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|Archives - September 2007|
|Saturday, September 01, 2007|
"It’s a very difficult environment. You’ve always had to have big ideas. Right now you have to have a very, very big idea." — JAY EISENLOHR, AMBRIC
BY CHRISTINA WILLIAMS
Yet it may be too soon to recite the epitaph for Silicon Forest. For all the well-known shortcomings, there are still strengths. It’s home to the world’s largest concentration of Intel employees, and the fact that Intel cut just over 1,000 jobs last year is good news for the startup world as top-trained talent becomes available. And even before Intel was a force, there was Tektronix, and Tektronix begat Mentor Graphics begat Planar begat InFocus begat Pixelworks and Enuclia. Silicon Forest talent runs deep.
And, with Ambric as exhibit A, the startup drive hasn’t diminished. By the end of the year Ambric, with Intel alum Howard Bubb as its CEO, will be in production on a chip that makes it easy to synchronize multiple computers. It has applications for high-end video and medical imaging, among others. Ambric has raised just south of $20 million in venture capital from OVP Venture Partners and others. Eisenlohr says the company will raise more before the year is out and will hire more engineers and programmers as it expands to other markets.
Stexar, formed by a tribe of former Intel engineers in 2005, toiled in secrecy for about a year before folding. Jonah Alben, vice president of engineering for Nvidia, says his company jumped at the chance to hire a talented team and is still adding to its 65-employee Beaverton-based design shop. “We’re finding good people to hire,” Alben says. “It’s the right thing to do. We can’t just say we are a Silicon Valley company, we have to go where the great talent is.”
One could make the argument that, despite their ultimate failure, the fact that companies like Enuclia and Stexar are able to get off the ground and hire a great team in the first place is illustrative of the region’s strength. Prusia says everyone from his team who wanted to stay in Oregon has found another job — either with employers such as Nvidia or with less established companies.
“Those who wanted a job here have found one,” Prusia says. “Depending on their desire for risk, some even went to another startup.”
Friday, April 04, 2014
BY ERIC FRUITS
The rapidly rising cost of higher education has left even the smartest researchers and the wonkiest of wonks wondering what’s happening and where’s all that money going. More and more, prospective students—and their families—are asking: Is college worth the cost?
Friday, April 11, 2014
TOM COX | OB BLOGGER
The auto industry is starting to share more costs across manufacturers for complex and challenging design work, like new transmission design, and certain new engine technologies. What we’re not yet seeing is wholesale outsourcing of “unavoidable waste” components to specialist companies.
Tuesday, April 01, 2014
BY APRIL STREETER | OB CONTRIBUTOR
Three years ago, PPS set out to begin to convert the 1930s-era boilers from diesel/bunker fuel to cleaner-burning natural gas. Oregon’s largest school district has realized impressive carbon dioxide emissions reductions, setting an example for public and private institutions.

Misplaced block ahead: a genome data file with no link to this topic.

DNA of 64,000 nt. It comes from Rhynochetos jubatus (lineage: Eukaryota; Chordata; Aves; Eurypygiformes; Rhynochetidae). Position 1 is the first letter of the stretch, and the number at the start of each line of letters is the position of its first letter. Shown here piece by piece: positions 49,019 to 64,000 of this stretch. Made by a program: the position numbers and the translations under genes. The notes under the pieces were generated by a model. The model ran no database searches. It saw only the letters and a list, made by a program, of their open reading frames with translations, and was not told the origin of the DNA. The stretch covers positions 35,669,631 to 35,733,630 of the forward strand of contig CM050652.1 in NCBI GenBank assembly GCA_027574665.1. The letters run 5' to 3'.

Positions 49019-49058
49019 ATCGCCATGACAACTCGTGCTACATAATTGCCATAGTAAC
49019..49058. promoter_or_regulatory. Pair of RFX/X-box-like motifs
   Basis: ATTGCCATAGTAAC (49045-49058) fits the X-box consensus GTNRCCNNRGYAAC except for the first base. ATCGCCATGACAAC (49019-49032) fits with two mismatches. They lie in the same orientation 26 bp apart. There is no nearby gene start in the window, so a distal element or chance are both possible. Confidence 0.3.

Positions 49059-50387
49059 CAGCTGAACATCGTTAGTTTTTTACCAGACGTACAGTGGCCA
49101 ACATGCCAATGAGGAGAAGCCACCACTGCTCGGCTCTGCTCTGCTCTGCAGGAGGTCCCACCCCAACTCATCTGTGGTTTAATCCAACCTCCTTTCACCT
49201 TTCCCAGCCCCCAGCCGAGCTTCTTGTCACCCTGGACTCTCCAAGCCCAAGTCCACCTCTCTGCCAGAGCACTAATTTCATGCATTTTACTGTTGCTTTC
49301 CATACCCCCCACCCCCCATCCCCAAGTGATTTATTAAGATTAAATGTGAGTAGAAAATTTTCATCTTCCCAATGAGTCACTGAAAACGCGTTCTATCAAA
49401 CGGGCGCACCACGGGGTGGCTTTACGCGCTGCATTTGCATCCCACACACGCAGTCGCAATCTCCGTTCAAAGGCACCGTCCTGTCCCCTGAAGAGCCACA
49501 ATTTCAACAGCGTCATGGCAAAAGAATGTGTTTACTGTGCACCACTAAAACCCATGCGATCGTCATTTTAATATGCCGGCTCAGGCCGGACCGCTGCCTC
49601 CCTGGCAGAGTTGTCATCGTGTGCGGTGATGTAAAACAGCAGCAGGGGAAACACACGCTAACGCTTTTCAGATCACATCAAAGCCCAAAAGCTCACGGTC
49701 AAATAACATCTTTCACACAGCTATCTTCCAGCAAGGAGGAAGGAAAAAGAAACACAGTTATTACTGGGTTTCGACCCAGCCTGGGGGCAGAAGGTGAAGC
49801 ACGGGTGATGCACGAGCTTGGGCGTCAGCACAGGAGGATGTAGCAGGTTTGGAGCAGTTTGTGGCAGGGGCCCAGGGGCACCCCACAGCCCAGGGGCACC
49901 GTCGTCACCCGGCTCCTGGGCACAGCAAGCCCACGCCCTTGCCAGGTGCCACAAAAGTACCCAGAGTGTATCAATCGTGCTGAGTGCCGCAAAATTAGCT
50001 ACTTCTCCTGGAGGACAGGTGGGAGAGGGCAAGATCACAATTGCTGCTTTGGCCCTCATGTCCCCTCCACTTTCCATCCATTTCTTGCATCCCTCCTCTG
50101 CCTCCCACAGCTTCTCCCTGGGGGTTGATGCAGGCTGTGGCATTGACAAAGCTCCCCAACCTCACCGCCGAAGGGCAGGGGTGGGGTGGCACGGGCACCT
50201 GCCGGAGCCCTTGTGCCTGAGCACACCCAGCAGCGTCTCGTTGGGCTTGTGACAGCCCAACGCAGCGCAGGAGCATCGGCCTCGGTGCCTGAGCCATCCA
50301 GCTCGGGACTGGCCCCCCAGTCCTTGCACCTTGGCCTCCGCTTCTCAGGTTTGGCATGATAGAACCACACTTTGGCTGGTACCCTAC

Tuesday, March 04, 2014
BY DEBRA RINGOLD | GUEST CONTRIBUTOR
How can we strengthen the performance of institutions charged with teaching what Francis Fukuyama calls the social virtues (reciprocity, moral obligation, duty toward community, and trust) necessary for successful markets and democracy itself?
Tuesday, February 25, 2014
Brad Smith, founder of Hot Pepper Studios, and Travis Boersma, president of Dutch Bros. Coffee, share their recent reads.
Thursday, March 06, 2014
BY HANNAH WALLACE | OB BLOGGER
The founder of Pacific Foods talks about why his company has flown under the radar in Oregon, how saving a family-run chicken hatchery has helped his bottom line and why he thinks organic food is anything but elitist.
Monday, March 03, 2014
Check out interviews with employees from some of the 100 Best Companies to Work For in Oregon winners and find out what makes their company a great place to work.
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Marketing the state brings new business, new jobs and a better quality of life for everyone.
Living in the beautiful Pacific Northwest means enjoying our wonderful surroundings, while remaining aware of the multiple types of natural disaster threats that we face: winter storms, windstorms, floods, landslides, earthquakes, volcanoes and tsunamis.“
Oregon State University's hospitality degree program invests in next-generation leaders.
On Saturday, April 26, more than 1,900 local Comcast employees and their families, friends and community partners will “make change happen” as they volunteer to improve schools and nonprofits in Oregon and Southwest Washington as part of Comcast’s 13th Comcast Cares Day.
NAI Norris, Beggs & Simpson just completed their newly rebranded First Quarter Market Reports. Not only does it feature a brand new format, but the report ensures accuracy due to the annual truing up of their database.
Samuel Hernandez, an Associate at Barran Liebman, is the recipient of a 2014 Oregon State Bar Litigation Section Rising Litigator Award.